May 20, 2016
A letter to the editor by Health & Medicine’s Executive
Director Margie Schaps and Director of Health Equity Wesley Epplin was
published in the Chicago Tribune on May 19. Health & Medicine letter was submitted
in response to a recent editorial in the paper about plans to develop former
rail yard at Clark Street and Roosevelt Road and it’s potential to revitalize
We applaud the Tribune Editorial Board’s “The beauty of a
clean slate” for calling on the city to make a critical and long-overdue
investment in the vitality of many Chicago neighborhoods.
Beyond promoting economic vibrancy, this sort of investment
supports healthier communities. Chicago has persistent and severe health
inequities, which are avoidable, remediable and unfair systemic differences in
health that harm disadvantaged populations. Economic and power inequities as
well as structural racism are among the determinants of health inequities.
Economic vitality is so important that it’s emphasized in Healthy Chicago 2.0,
a major recent initiative developed by the Chicago Department of Public Health.
The plan’s goal of achieving health equity requires equitable community
development in historically disinvested parts of Chicago — primarily
communities of color on the West and South sides.
As neighborhoods are developed and revitalized through
economic and community development — something that we need far more of in
impoverished communities — we must ensure that those who can benefit the most
are not priced out and pushed out of their communities.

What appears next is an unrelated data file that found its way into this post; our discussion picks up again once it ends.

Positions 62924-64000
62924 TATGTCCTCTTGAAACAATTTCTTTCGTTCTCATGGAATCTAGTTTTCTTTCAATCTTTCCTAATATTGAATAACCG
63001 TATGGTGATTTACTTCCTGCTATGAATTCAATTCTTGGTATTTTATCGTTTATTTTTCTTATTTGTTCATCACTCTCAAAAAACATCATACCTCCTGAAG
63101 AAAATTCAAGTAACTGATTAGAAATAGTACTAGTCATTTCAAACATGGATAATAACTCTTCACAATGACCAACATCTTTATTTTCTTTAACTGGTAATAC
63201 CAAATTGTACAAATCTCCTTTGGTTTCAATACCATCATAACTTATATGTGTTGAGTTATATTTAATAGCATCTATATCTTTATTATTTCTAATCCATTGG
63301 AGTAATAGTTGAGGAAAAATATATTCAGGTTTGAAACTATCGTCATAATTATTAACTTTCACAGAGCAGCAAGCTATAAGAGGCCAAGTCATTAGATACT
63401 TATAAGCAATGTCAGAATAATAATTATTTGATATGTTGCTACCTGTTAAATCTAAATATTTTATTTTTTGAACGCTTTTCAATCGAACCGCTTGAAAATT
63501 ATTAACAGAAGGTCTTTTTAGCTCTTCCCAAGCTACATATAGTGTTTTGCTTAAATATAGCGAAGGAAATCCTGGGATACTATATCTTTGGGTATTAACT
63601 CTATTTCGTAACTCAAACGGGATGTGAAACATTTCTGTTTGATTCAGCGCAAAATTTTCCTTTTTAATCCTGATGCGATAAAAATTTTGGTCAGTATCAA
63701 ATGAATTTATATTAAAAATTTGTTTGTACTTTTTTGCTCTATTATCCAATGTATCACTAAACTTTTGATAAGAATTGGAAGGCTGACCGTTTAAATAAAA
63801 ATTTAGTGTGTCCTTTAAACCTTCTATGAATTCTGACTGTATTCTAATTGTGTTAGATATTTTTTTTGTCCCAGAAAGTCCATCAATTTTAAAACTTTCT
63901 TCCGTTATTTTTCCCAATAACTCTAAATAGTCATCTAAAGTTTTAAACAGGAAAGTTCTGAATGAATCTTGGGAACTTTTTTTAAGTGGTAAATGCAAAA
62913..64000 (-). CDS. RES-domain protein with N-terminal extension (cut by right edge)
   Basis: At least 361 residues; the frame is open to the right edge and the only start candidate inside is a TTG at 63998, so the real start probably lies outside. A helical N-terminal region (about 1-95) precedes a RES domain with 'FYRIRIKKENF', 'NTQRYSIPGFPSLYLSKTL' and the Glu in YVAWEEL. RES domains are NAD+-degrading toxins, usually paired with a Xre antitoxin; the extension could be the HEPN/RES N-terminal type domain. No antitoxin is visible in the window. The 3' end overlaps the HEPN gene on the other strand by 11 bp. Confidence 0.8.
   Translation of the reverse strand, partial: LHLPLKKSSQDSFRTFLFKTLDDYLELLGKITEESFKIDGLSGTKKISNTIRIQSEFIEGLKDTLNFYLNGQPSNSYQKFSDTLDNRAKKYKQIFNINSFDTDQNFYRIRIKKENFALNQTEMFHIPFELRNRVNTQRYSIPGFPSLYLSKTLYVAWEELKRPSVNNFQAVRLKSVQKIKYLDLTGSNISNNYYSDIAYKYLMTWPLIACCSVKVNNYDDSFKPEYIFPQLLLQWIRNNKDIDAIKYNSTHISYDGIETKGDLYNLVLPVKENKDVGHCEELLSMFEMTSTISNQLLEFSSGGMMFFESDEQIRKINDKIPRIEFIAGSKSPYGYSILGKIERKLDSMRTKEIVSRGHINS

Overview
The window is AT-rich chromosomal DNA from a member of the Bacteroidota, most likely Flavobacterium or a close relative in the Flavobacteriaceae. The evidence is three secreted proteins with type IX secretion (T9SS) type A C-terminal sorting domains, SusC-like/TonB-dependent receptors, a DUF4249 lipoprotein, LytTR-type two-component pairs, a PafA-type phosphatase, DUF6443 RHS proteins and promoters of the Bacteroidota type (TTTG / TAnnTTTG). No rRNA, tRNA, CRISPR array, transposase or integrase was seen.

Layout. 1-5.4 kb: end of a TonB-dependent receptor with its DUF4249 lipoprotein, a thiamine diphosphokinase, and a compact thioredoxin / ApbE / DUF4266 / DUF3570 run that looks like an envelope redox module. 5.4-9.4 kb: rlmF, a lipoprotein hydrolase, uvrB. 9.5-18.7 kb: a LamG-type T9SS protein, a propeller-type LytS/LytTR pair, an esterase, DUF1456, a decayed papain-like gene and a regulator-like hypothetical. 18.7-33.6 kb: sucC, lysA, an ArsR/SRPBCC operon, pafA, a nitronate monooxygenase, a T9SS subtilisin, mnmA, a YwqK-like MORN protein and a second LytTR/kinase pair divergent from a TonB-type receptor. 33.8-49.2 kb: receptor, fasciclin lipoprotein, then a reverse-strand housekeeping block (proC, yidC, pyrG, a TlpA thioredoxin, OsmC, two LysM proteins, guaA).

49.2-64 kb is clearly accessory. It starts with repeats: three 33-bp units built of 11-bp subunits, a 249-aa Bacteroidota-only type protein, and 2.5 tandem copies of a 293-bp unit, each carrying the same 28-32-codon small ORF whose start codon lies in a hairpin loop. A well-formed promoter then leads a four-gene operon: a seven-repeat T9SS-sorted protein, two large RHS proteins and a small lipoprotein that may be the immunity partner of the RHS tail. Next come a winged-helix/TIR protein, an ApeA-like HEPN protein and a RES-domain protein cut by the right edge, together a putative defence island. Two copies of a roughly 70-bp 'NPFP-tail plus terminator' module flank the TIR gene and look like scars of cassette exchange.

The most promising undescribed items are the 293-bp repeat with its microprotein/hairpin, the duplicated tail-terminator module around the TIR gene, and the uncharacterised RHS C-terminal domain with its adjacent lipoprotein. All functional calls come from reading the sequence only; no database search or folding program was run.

Implementing this ambitious development plan and Healthy
Chicago 2.0 relies in part on our mayor and City Council heeding the urgent
need for equitable and inclusive community development in Chicago. Elected
officials can start by asking these crucial questions: Who does Chicago belong
to? Who are these new developments for? How can we ensure equity and inclusion
May 13, 2016
A letter to the editor by Health & Medicine’s Director of Health Equity Wesley Epplin was published in Friday's (5/13/16) New York Times in response to their recent article, In Deeply Divided Chicago, Most Agree: City Is Off Course (5/6/16). The Times’ story shared results from a survey of Chicagoans conducted by the paper and the Kaiser Family Foundation which showed divides in people's perceptions of the relative degree of unfairness in the city.
“Residents of Chicago, the nation’s third-largest city, appear to have lost faith in many of its essential institutions, including the police, courts and the public schools,” the article stated. And continued: “The sharpest levels of discontent appear among black residents on the South and West Sides. When it comes to hopes for young people, satisfaction with city services and — especially — expectations about interactions with the police, the divide between black and white Chicago is striking.”
The lived experience and perceptions of unfairness measured in the survey are closely related to the wide health inequities--unfair and modifiable differences in health status and outcomes—that are seen in Chicago. A data compendium prepared by the Chicago Department of Public Health and published during the Community Health Assessment phase of Healthy Chicago 2.0 development further highlights these inequities.
In short, the perceived unfairness described in the Time’s article can also be measured in very concrete, objective terms. Health & Medicine’s letter sought to link what people feel is unjust, with measured social, economic, political, and racial injustices, and also to health inequities.